Uniforms Early War CSA Marine uniforms.

major bill

Brev. Brig. Gen'l
Forum Host
Joined
Aug 25, 2012
There is limited published information about CSA Marine uniforms. The Company of Military Historians have published three uniforms plates on this subject. Here is the CSA Marine uniform plate for the early Civil War years.
CSA Marines.jpg

The color plate is too large to fit on my scanner, but I think this rather poor scan shows show the basic uniforms. The CSA Marine early war uniforms are simular to the US Marines. My question is the Confederate Marine second form the left. In general his uniform is not simular to US Marines and he also wears a sailor style cap (pancake cap, flat cap, or Donald Duck cap). I am not sure there are photographs of US Marines wearing "sailor" caps. Also why a cap pouch but no belt for his ammunition pouch?

For your information the woman in the illustration is not a female Confederate Marine.
 

NFB22

Sergeant Major
Joined
Jun 21, 2012
Location
Louisville, KY
Major naval stores were captured by Confederate forces at both Pensacola and the Gosport Navy Yard in Norfolk. It seems that early CS Marines were issued captured US Navy caps along with blue and gray flannel shirts, blue and white trousers as well as a jackets all seized from US Navy storehouses. The quartermaster of the CSMC was Maj. Samuel Gonzalez who had previously served as storekeeper in the US Navy so it makes sense that these articles would be distributed to Marines.

Early on they adopted the 1859 uniform regulations of the Marine Corps hence why they were so similar to USMC uniforms.

The accouterments consisted of a black leather waist belt with a cartridge box, cap box and scabbard. There are some CSMC belt buckles floating around today but their authenticity has been called into question.
 

vmicraig

Sergeant
Joined
Mar 12, 2018
Location
Mobile, AL
Here's some CS hat and emblem trivia from "US Marine Corps Emblems 1804- WWI" by Frederick Briuer. Per the Museum of the Confederacy curator, "No copies of Confederate Marine uniform regulations seem to be in existence...." and no cap ornament or Corps insignia has been located." Given the supply problems faced by the south, Confederate Marines may have been forced to simply make do without dress caps. On the other hand, an 1864 dated clothing allowance for Confederate Marines included one dress cap and three fatigue caps and three pompoms. This allowance was essentially equivalent to the 1859 enlisted US Marine allowance.

Also, the curator noted that there is a tantalizing possibility that Confederate Marine detachments had opportunities to use emblems and uniform articles captured from federal sources during the war, especially early on in the war, or purposely copied or put together Confederate versions of articles such as the 1859 dress hat arrangement. Most if not all hat emblems like the Roman block style "M" found on the 1859 pattern shields were put together by early surplus dealers intended for sale to the Confederacy but never really worn by Confederate Marines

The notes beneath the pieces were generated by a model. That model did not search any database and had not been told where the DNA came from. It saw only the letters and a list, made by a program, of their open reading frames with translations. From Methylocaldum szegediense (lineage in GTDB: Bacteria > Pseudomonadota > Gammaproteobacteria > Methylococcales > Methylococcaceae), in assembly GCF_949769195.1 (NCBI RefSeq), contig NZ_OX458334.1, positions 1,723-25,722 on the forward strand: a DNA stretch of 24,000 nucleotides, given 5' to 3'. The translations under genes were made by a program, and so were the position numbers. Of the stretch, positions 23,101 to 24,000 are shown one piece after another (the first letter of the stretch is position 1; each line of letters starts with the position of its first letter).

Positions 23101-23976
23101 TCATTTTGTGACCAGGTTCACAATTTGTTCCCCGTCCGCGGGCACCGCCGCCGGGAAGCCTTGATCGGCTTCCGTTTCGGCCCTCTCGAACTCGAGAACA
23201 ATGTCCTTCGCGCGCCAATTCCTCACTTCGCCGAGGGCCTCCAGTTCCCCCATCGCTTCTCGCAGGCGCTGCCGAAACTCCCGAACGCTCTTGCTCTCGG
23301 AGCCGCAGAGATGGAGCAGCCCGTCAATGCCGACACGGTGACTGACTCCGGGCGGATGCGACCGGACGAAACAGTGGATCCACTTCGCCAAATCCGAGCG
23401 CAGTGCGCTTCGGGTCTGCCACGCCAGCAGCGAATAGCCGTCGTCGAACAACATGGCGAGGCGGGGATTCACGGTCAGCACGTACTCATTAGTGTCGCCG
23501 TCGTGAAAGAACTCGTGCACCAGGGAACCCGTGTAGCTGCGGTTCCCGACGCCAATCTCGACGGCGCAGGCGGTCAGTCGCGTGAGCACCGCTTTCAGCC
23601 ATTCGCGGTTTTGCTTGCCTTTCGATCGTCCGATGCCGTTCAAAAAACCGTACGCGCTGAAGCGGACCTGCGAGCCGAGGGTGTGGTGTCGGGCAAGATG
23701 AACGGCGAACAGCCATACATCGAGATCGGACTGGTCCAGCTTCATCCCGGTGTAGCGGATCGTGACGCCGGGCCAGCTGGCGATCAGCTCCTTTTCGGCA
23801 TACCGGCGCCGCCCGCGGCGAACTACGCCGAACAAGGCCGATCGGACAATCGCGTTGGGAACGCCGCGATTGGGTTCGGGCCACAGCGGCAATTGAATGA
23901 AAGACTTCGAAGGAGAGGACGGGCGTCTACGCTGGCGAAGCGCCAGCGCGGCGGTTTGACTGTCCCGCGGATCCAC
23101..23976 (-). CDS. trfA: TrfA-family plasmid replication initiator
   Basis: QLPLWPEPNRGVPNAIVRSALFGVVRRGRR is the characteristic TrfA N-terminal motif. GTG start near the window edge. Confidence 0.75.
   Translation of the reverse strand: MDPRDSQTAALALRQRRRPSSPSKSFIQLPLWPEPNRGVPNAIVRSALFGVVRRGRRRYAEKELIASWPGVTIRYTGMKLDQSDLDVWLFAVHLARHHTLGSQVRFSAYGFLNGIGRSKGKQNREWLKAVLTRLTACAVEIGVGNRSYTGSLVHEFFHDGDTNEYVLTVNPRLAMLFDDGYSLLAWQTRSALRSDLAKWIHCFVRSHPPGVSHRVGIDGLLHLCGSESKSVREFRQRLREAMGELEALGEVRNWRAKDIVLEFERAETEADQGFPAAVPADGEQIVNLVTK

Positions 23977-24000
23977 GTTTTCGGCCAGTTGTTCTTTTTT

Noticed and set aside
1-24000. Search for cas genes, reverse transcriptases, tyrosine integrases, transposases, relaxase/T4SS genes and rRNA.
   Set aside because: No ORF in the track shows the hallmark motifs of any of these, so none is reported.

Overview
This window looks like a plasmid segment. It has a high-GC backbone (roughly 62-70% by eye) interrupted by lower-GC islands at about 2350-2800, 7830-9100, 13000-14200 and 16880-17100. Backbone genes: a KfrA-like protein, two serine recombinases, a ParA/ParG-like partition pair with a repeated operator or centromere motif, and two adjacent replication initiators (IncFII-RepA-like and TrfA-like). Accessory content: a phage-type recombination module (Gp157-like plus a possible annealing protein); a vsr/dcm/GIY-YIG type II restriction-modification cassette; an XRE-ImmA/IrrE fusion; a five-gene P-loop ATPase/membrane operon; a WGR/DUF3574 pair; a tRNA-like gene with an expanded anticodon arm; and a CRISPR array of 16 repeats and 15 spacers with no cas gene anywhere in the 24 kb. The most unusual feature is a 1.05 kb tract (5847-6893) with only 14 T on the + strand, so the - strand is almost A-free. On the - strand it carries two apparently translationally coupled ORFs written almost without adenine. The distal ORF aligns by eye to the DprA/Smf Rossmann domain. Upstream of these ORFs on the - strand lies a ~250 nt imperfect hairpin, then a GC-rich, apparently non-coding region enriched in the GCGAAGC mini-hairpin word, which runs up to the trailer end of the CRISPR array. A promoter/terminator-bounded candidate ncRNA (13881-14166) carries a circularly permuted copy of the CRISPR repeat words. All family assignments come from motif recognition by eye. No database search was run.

IMG_0067.jpg
 

vmicraig

Sergeant
Joined
Mar 12, 2018
Location
Mobile, AL
Ive seen this photo a number of times online, allegedly of Confederate Marines at Chickamauga. Looks almost too clear to be authentic, as if they were actually reenacts, but I will withhold judgment, as I am not a photography expert by any means. Not sure how closely they resemble the plates illustrated, either. The tunic appears to be similar to or the same as the illustrated Marine with a pancake cover, despite wearing kepi's in the photo.

CS_Marines_at_Chickamauga.jpg
 

NFB22

Sergeant Major
Joined
Jun 21, 2012
Location
Louisville, KY
Lieutenant Frances H. Cameron in his Confederate States Marine Corps Uniform c. 1864

View attachment 383117
Probably the most circulated image of a CS Marine officer.

Francis Hawkes Cameron

Born: June 1, 1838 at Hillsboro, North Carolina
Died: March 30, 1900 at Richmond, Virginia
Buried: St. Matthew's Church Cemetery, Hillsboro, North Carolina

Date of Rank:
2nd Lt. CSMC, September 20, 1861
1st Lt. CSMC, October 10, 1862

Served in both Charleston & Savannah from October 1861 until Spring 1862 when he transferred to Drewry's Bluff.
Took part in the Appomattox Campaign where he surrendered April 9, 1865 and was paroled on May 13.
 
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